This was said by Harare Residents’ Trust coordinator Precious Shumba, during a panel discussion that revealed how some families had now resorted to drawing water from the heavily-polluted Mukuvisi River.
Speaking on SW Radio Africa’s Big Picture programme onThursday, Shumba said no family should go a day longer without the precious liquid because of council disconnections.
“As the HRT we do not wish to engage the city of Harare over the matter, our position is very clear that water should not be disconnected as a measure to coerce residents to settle rates other than for water consumption,” Shumba said.
He explained that currently, the billing system is such that charges are composite and not split, meaning that “if someone pays money it’s not specifically indicated that they are paying for water so the city can’t do that.”
Shumba added: “We are urging residents whose water has been disconnected to reconnect, and ensure that they get access to water until such a time that the council has made a resolution on how to deal with defaulting residents.”
“The city managers cannot come up with decisions that only ensure that they get huge salaries rather than ensuring that a basic human right (access to water) is respected,” the HRT coordinator said.
Shumba’s comments followed revelations by SW Radio Africa correspondent, Simon Muchemwa, that many Harare residents in the western suburbs had been forced to draw water from the Mukuvisi River, which runs through the capital.
Muchemwa described a river heaving with all kinds of pollutants, including sewer and industrial waste dumped into the river by irresponsible firms, including fertiliser manufacturer Zimphos. He said that in the Granite site area, the water is oily and in other parts is full of dirty foam.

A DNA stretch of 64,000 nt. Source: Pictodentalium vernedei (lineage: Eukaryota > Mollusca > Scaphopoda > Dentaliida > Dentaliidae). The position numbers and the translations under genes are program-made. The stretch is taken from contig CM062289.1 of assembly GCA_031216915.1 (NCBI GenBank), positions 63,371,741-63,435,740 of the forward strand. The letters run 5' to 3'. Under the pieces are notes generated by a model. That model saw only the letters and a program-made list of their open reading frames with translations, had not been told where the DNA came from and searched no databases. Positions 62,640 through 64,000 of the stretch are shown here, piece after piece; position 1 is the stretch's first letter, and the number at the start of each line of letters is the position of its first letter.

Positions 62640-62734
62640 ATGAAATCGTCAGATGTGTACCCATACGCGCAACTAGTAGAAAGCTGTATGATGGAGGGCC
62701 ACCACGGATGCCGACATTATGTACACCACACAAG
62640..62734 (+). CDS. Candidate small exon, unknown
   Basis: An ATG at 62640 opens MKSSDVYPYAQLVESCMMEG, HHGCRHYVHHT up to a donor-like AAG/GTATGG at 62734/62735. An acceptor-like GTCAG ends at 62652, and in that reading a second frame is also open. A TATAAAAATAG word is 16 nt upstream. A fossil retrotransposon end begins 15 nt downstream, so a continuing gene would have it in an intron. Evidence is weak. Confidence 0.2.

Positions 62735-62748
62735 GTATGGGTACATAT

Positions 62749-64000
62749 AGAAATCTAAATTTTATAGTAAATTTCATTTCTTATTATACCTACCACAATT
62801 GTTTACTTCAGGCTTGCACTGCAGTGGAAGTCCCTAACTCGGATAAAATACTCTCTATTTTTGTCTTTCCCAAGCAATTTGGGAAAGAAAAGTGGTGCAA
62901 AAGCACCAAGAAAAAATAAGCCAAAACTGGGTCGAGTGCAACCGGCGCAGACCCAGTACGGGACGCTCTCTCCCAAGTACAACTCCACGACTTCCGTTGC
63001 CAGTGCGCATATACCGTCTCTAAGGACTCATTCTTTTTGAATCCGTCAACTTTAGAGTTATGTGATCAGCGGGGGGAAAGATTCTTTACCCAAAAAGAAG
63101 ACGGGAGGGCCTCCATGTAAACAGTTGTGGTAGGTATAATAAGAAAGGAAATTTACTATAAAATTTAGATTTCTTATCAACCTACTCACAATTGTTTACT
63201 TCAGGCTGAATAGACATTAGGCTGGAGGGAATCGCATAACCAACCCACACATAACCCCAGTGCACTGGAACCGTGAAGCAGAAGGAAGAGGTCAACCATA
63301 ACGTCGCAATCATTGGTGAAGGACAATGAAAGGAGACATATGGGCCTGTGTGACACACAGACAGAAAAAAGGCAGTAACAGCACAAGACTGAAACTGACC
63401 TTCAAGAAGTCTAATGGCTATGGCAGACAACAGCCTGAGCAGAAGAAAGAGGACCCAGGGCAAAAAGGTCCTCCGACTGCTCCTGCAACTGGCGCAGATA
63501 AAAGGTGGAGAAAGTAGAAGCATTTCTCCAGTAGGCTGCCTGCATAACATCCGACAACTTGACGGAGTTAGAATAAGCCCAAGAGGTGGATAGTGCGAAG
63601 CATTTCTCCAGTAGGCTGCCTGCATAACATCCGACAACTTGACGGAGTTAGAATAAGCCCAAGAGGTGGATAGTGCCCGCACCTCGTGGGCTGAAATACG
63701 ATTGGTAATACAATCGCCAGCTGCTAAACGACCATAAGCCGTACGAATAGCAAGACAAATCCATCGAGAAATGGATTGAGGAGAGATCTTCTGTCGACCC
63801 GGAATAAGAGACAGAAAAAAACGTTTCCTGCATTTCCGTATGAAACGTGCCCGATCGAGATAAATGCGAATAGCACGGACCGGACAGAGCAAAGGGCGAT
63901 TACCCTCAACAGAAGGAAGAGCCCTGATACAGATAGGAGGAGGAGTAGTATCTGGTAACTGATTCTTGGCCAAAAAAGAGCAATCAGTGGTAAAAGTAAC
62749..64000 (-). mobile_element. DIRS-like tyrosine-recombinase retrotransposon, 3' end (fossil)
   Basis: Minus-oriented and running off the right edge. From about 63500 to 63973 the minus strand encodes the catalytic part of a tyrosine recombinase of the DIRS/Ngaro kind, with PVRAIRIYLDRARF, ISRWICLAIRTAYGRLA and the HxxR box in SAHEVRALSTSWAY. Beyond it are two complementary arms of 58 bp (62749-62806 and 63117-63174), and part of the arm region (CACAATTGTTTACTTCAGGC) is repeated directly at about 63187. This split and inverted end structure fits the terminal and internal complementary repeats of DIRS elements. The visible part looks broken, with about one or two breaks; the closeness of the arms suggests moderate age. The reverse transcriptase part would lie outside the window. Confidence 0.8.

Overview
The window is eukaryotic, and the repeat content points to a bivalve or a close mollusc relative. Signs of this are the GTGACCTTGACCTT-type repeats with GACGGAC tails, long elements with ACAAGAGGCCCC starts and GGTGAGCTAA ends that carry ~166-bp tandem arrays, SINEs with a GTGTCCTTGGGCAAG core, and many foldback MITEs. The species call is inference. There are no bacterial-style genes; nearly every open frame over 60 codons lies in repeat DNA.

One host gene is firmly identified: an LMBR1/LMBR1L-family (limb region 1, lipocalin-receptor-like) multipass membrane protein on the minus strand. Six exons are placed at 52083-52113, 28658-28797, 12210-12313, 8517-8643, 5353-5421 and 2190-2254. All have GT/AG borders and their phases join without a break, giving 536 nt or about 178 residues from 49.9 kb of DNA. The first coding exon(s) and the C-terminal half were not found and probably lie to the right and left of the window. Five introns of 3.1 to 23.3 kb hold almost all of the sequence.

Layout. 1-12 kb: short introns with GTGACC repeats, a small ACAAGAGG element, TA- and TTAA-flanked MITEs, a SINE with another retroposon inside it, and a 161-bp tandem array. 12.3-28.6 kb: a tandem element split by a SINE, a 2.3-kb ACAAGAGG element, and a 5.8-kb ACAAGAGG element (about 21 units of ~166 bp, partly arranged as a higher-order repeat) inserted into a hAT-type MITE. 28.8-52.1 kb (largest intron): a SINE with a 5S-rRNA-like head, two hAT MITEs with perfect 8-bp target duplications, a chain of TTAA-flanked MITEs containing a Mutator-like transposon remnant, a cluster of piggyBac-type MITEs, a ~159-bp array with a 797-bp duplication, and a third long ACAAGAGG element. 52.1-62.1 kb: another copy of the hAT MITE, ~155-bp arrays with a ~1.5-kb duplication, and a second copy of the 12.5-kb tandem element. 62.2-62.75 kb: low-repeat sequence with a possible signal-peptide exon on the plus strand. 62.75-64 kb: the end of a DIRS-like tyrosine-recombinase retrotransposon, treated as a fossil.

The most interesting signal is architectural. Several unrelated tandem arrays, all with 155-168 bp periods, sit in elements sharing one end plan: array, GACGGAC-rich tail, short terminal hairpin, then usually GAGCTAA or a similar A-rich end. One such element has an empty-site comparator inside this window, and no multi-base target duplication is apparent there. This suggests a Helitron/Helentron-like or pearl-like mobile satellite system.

“At another spot along the Mukuvisi, scores of residents from the city’s most populous suburb Mbare can be seen doing their laundry using the water from the same river. The water looks clean, with most of the dirt having been trapped by the reeds.
“On one side of the stream is Magaba Home industry where an assortment of waste is let into the stream with little supervision,” said Muchemwa, who toured the riverside last week.
Some of the residents who spoke to Muchemwa said they now relied on the Mukuvisi water for almost all household uses including bathing, laundry, flushing toilets, and in Mbare Musika, for cooking.
Juliet, from Masasa Park, said since 2009 residents in her suburb received running water just once a week and so for her the Mukuvisi River had become the main source of water – never mind the pollution.
Another resident, Elton, told Muchemwa that he and his friends used the raw Mukuvisi water to ‘clean’ plastic containers which are then used to bottle cool drinks and water sold to soccer lovers during football matches, and also “to school-children”.
Muchemwa said it was ironical that the heavily-toxic Mukuvisi had become a life-sustaining source for the desperate residents of the capital city. – SW Radio AfricaPost published in: News